Scientists map Saturn’s exotic moon Titan

‘Possibility of life’: scientists map Saturn’s exotic moon Titan

Scientists on Monday unveiled the first global geological map of Saturn’s moon Titan including vast plains and dunes of frozen organic material and lakes of liquid methane, illuminating an exotic world considered a strong candidate in the search for life beyond Earth.

The map was based on radar, infrared and other data collected by NASA’s Cassini spacecraft, which studied Saturn and its moons from 2004 to 2017. Titan, with a diameter of 3,200 miles (5,150 km), is the solar system’s second-biggest moon behind Jupiter’s Ganymede. It is larger than the planet Mercury.

Organic materials – carbon-based compounds critical for fostering living organisms – play a leading role on Titan.

“Organics are very important for the possibility of life on Titan, which many of us think likely would have evolved in the liquid water ocean under Titan’s icy crust,” said planetary geologist Rosaly Lopes of NASA’s Jet Propulsion Laboratory in California.

“Organic materials can, we think, penetrate down to the liquid water ocean and this can provide nutrients necessary for life, if it evolved there,” added Lopes, who led the research published in the journal Nature Astronomy.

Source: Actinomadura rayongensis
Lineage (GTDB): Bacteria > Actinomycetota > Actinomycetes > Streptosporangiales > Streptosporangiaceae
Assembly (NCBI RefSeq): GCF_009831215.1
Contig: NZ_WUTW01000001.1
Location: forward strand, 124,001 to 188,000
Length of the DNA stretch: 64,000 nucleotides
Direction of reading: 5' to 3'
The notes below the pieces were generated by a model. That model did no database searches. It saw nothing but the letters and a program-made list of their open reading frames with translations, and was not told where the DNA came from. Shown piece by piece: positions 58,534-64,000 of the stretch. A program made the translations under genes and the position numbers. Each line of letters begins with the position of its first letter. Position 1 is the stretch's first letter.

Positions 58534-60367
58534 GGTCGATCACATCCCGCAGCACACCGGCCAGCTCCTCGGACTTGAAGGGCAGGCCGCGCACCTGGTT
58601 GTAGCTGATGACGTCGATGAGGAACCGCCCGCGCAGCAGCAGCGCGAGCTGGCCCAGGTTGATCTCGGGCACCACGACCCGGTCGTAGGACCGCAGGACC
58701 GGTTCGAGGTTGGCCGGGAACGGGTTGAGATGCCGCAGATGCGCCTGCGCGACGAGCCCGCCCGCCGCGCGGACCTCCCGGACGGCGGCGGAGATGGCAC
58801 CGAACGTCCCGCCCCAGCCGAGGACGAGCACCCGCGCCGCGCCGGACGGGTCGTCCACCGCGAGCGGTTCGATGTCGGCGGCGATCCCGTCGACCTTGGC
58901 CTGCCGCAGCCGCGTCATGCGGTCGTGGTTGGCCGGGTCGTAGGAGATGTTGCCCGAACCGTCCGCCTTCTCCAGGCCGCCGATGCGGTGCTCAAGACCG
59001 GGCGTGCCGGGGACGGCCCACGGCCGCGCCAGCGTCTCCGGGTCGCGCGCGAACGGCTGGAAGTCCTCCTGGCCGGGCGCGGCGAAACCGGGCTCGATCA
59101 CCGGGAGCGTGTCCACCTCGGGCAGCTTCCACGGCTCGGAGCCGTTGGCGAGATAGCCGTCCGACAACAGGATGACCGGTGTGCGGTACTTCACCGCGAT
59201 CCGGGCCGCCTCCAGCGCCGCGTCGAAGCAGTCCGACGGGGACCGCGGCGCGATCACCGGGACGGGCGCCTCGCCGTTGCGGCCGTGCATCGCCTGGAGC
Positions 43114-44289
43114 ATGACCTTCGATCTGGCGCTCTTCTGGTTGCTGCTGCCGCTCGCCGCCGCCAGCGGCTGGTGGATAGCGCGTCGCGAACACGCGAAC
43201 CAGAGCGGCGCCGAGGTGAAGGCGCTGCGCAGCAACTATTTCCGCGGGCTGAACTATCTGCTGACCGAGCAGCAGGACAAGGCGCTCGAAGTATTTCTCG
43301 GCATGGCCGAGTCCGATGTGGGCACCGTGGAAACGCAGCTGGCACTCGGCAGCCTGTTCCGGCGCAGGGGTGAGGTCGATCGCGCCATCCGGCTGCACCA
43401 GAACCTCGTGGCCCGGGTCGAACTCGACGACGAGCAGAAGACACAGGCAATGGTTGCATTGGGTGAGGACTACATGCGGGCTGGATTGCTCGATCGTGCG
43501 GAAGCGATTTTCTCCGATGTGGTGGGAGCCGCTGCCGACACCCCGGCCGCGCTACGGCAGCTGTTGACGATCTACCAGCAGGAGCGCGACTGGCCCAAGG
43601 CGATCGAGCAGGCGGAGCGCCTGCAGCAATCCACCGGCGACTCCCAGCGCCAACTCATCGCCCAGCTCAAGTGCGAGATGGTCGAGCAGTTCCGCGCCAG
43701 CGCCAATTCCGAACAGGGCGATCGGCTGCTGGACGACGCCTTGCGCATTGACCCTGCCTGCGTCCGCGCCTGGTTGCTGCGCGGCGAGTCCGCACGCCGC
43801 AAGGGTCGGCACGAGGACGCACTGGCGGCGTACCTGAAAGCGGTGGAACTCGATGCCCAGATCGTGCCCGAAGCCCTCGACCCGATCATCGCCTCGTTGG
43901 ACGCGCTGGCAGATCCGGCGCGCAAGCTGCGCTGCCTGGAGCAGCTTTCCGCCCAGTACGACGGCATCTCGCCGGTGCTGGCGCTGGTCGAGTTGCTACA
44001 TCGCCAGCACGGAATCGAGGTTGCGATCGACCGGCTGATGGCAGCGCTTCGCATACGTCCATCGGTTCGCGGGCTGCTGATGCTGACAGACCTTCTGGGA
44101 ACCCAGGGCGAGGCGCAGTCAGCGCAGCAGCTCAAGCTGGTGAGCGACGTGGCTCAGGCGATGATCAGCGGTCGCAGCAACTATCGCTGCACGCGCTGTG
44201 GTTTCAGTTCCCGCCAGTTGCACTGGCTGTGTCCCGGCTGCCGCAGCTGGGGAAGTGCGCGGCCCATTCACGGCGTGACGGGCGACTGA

On Earth, water rains down from clouds and fills rivers, lakes and oceans. On Titan, clouds spew hydrocarbons like methane and ethane – which are gases on Earth – in liquid form due to the moon’s frigid climate.

Rainfall occurs everywhere on Titan, but the equatorial regions are drier than the poles, said study co-author Anezina Solomonidou, a European Space Agency research fellow.

Plains (covering 65% of the surface) and dunes (covering 17% of the surface) made up of frozen bits of methane and other hydrocarbons dominate Titan’s mid-latitudes and equatorial regions, respectively.

Titan is the only solar system object other than Earth boasting stable liquids on the surface, with lakes and seas of full of methane being major features at its polar regions. Hilly and mountainous areas, thought to represent exposed portions of Titan’s crust of water ice, represent 14% of the surface.

“What is really fun to think about is if there are any ways that those more complex organics can go down and mix with water in the deep icy crust or deep subsurface ocean,” JPL scientist and study co-author Michael Malaska said.

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